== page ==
The little store that could: How an Orléans board game spot lit up lives during COVID

·5 min read
Jack Daniel Morris runs Red Dragon, a board game shop in Ottawa. The store opened just before the COVID-19 pandemic hit, but it's quickly become a space where people feel comfortable being themselves. (Raphaël Tremblay/CBC - image credit)
Jack Daniel Morris runs Red Dragon, a board game shop in Ottawa. The store opened just before the COVID-19 pandemic hit, but it's quickly become a space where people feel comfortable being themselves. (Raphaël Tremblay/CBC - image credit)

They say it's a place where magic happens.

"The little store that could," others call it.

Walls lined with a colourful array of games and trading cards, and tables flush with miniatures and 3D-printed figurines — those who've set foot in Red Dragon Comics, Cards, Games say they've found a safe haven where they feel accepted and safe, especially during the COVID-19 pandemic when isolation and restrictions made life dicey.

"I can go there and be myself and not have to worry," says Rickard Morin, an Ottawa resident who's immunocompromised.

"[It's] a place where I can go, I can socialize, I can engage in my hobbies that is looking out to protect people like me. And not every place in this city did that."

The modest board game shop tucked away in the suburb of Orléans has become a community hub for people around the city — and beyond.

It's a place where I can go where I can feel welcome. - Rickard Morin, Red Dragon community member

From teens to those in their 60s, Ottawans who are part of the tabletop gaming community are bonding here over games like Pokémon and Warhammer 40,000 — a popular game where players can immerse themselves in building and painting miniature armies and playing two-hour rounds with others.

Raphaël Tremblay/CBC
Raphaël Tremblay/CBC

Morin says he found community there, with no judgment.

"I'm autistic and dyslexic. So inclusive places that take that into account is something that's very important to me," he said.

"It's a place where I can go where I can feel welcome ... I can be myself. I don't have to mask anything. I can just be me."

Red Dragon has been holding game nights on Thursdays, even during the pandemic when restrictions were loose enough to allow them. When they weren't able to meet in person, the community turned to its online Discord server, an instant messaging platform, and the group quickly swelled to more than 500 Ottawa residents.

Dozens more joined in from Montreal, Kingston, Ont., and even Vancouver.

"I connect with them online every day," said Morin.

Opened doors just before pandemic hit

But the community hub, as owner Jack Daniel Morris calls it, wasn't built overnight.

"We opened just before COVID," said Morris, who moved to Ottawa to give everything to his new business. "COVID messed everything up. Not gonna lie."

But Morris said he didn't let lockdowns knock him down.

"I said, 'I can't let this fail.'"

He began connecting with people on social media, asking them what they needed.

During the first lockdown, he spent hours in his car, driving a total of 8,000 kilometres between Cornwall, Brockville and Kingston, offering free delivery of "hobby stuff" to customers — so they could stay inside, build and paint.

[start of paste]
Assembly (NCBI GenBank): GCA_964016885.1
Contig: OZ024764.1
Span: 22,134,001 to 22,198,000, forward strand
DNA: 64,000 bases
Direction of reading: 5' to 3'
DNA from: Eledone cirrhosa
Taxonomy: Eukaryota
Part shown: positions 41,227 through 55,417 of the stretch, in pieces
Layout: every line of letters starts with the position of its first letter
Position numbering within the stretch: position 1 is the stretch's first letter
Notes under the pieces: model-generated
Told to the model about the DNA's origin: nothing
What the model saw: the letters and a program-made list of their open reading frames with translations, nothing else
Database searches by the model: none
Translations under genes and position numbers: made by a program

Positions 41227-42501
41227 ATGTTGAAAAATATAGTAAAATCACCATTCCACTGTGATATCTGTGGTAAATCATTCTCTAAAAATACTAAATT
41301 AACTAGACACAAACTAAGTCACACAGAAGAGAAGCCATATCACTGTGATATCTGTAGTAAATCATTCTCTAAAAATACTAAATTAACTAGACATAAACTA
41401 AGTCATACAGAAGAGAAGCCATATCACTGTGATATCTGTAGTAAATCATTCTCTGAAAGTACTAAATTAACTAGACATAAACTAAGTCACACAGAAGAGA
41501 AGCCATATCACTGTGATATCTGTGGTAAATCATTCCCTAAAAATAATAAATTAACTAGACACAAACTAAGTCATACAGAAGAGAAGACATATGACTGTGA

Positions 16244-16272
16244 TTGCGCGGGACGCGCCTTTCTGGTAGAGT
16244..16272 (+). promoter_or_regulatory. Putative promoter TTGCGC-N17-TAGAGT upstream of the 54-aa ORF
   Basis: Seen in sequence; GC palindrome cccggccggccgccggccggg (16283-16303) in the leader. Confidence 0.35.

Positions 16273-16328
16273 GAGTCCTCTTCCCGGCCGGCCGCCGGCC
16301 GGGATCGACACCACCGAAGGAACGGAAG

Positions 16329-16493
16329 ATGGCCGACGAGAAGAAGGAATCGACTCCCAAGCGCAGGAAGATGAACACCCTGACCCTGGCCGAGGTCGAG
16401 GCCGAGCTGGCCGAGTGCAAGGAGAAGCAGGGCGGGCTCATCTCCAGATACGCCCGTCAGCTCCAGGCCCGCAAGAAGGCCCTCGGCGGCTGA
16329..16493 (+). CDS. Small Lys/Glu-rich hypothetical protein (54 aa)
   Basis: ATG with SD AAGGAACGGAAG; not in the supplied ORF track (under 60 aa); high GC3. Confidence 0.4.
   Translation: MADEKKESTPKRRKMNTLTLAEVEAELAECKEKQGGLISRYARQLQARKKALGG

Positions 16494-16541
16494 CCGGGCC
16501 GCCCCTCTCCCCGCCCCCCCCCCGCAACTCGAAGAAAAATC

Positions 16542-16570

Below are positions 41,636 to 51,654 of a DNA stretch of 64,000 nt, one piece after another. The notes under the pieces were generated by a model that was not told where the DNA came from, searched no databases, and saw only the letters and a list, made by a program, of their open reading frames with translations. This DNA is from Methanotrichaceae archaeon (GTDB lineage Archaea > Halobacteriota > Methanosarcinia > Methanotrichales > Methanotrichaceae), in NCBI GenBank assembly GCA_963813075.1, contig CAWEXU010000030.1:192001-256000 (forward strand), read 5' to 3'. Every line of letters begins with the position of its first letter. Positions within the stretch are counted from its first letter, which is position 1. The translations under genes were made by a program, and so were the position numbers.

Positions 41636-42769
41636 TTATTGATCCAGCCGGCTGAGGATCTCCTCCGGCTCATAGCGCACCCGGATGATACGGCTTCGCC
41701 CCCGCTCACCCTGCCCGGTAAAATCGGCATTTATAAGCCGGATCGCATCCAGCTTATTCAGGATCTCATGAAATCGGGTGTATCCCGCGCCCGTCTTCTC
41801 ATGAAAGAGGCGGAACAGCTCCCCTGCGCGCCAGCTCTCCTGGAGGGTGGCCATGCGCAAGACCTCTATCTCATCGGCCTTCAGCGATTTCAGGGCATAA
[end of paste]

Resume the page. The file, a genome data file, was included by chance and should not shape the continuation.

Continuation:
"That's kind of what started building the community," he said. "Now it's just snowballing like crazy."

Raphaël Tremblay/CBC
Raphaël Tremblay/CBC

"He didn't care how much you ordered, he didn't care what you were buying ... he would make sure you got whatever it was that you needed or wanted to continue working on your hobby projects," said Jeremy Atkinson, who moved to Ottawa just before the pandemic hit.

Atkinson said he's had a decades-long struggle with his mental health, and Morris has always been understanding.

On Red Dragon's gaming nights, it's almost like an East Coast kitchen party. - Emily Crocco, Ottawa resident

"I was diagnosed with chronic depression when I was 18 years old," he said. "If you're struggling, if you're having difficulties, if you're having a rough day, [Morris], he'll always check in with you.

"I'm truly grateful for having that environment and that place that I, to a degree, have almost called my second home."

'The gem of Orléans,' says mom

Noah Nadeau, a Grade 8 student, remembers playing his first tabletop game with another beginner at Red Dragon two years ago.

"I was the youngest person there by far," recalled Nadeau.

Submitted by Patrick Nadeau
Submitted by Patrick Nadeau

But the age difference between players didn't matter.

"Even though they're much older than me, everybody there is just really friends."

Nadeau said the community gave him a reprieve after hours of online school, staring at the screen all day.

"As a parent, we always want our children to find a community ... where they feel they belong, where they can be themselves," said Nadeau's dad, Patrick.

"This is the highlight of his week. And we couldn't be happier."

WATCH | Teen finds pandemic hobby, new friends at Red Dragon:

Mom Emily Crocco says her family discovered Red Dragon during the pandemic, and calls it "the gem of Orléans."

"[It's] really just a nook of a store in a small strip mall, but there's magic in the place. The available space seems to grow as more people come in," she wrote to CBC.

"On Red Dragon's gaming nights, it's almost like an East Coast kitchen party."

This weekend, Red Dragon is co-hosting one of Canada's largest Warhammer 40,000 tournaments at the EY Centre, bringing in teams from all over the world. Morris also dreams of branching out to work with schools and youth in the next few years.

But for now, he's grateful to everyone in his community for their support through the darkest of pandemic days, support that helped keep his business afloat.

"We've got a very dedicated group of people," Morris said. "And I love them all."

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